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Mormon Missionaries



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The Church of Jesus Christ of Latter-Day Saints (LDS) -- considered by Christians to be, theologically, a cult of Christianity -- does not have paid missionaries.

The majority of missionaries in the Mormon Church are young men between the ages of nineteen and twenty-one, who serve on a voluntary basis for about two years.

PROVO, Utah - Standing on the grounds of the LDS Missionary Training Center before a statue of Mormonism’s first missionary, LDS apostle M. Russell Ballard announced Monday that The Church of Jesus Christ of Latter-day Saints has called its millionth missionary since the faith’s founding in 1830.

“The first million was hard,” said Elder Dieter Uchtdorf, a member of the church’s Quorum of Twelve Apostles who sits on the church’s missionary executive committee. “The second million will be easy. [The number of missionaries] will grow and it will grow fast.”

Mormon founder Joseph Smith believed he had a mandate to “proclaim the gospel of Jesus Christ to every nation, kindred, tongue, and people.” Shortly after establishing the church with six people, Smith sent his younger brother, Samuel Smith, to neighboring towns with a knapsack full of copies of the Book of Mormon, the faith’s unique scripture.

Now scores of young men and women, older single women and retired couples serve the church as full-time missionaries for 18 months to two years. They are assigned in pairs to proselytize, perform humanitarian service, help people trace their genealogy or anything else church leaders ask them to do. They pay about $400 per month for the privilege; those who cannot afford it can be subsidized by the church.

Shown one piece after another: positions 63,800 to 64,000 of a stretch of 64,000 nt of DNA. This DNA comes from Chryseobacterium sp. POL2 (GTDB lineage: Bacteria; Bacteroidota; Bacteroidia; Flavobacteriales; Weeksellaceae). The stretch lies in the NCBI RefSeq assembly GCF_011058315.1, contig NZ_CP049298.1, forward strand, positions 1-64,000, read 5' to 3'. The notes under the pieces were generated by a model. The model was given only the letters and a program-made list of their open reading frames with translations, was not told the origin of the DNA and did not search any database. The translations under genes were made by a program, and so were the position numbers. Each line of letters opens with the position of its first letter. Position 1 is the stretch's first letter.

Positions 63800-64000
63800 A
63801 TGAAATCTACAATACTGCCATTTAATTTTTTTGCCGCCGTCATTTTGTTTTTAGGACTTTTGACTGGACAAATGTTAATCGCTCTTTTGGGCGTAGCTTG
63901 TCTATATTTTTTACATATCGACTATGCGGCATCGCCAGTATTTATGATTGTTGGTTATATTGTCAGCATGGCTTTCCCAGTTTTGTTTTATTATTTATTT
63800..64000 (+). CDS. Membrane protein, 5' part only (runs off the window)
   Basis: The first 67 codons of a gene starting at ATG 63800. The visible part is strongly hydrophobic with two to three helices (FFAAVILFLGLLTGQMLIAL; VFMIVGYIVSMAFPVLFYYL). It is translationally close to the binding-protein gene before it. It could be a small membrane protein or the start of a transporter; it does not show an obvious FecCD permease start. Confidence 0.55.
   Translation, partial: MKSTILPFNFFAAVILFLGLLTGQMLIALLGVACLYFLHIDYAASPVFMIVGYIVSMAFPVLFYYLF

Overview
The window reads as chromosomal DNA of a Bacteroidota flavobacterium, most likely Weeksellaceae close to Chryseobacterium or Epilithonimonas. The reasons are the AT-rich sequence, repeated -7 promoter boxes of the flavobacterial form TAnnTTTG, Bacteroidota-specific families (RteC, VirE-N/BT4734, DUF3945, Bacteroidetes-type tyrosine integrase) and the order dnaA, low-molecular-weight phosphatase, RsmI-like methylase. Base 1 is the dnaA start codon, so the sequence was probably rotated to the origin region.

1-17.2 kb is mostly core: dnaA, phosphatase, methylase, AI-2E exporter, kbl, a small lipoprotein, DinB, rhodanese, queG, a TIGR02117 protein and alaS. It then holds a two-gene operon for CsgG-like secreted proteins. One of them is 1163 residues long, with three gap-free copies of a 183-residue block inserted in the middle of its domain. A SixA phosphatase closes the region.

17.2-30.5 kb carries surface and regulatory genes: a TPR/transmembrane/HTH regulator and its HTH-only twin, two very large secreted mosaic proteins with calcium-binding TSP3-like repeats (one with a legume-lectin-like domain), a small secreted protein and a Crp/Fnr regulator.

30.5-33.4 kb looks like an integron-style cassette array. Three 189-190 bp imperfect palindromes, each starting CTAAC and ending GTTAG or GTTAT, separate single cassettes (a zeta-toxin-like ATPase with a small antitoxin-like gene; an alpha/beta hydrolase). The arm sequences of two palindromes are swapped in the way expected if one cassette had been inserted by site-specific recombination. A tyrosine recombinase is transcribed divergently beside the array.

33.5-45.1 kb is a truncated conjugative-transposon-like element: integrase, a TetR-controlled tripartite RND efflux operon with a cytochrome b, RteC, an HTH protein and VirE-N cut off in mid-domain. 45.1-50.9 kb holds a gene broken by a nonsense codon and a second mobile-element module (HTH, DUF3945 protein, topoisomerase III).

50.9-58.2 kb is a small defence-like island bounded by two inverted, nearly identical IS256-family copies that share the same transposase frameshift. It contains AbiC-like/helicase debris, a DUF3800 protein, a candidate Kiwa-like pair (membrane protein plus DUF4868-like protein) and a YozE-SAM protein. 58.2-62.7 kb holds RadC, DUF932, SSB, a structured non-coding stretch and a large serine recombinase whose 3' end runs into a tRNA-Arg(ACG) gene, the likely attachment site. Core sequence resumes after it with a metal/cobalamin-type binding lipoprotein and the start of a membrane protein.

"They face rejection and sometimes verbal abuse, but they soldier on," Ballard said. "It's a marvelous thing what these young men and women and couples do."

Today, nearly 54,000 missionaries work in 145 nations, speaking and teaching in 164 languages. They learn the assigned languages in one of 16 training centers across the globe.

One-third of the missionaries are from outside the United States and Canada, a percentage that has risen steadily in the past two decades. Some are sent a world away, while many do their evangelizing close to home.

Now, about 90 percent of Nigerian missionaries are Africans, for example, and nearly 60 percent of those working in Brazil are Brazilian-born. This is the fulfillment, Ballard said, of a vision by the late LDS President Spencer W. Kimball, who saw a need to enlist more missionaries native to their countries.

Of the total missionaries, nearly 400,000 - or 40 percent - have served since 1995, when Gordon B. Hinckley became the church's "prophet, seer and revelator."

Largely due to the efforts of these full-time volunteers, the LDS Church has achieved another milestone - 13 million members, with more members outside the United States than in.
- Source: Mormon milestone: Missionary army has enlisted 1 million since church’s 1830 founding, The Salt Lake Tribune, USA
June 26, 2007

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This post was last updated: Mar. 20, 2012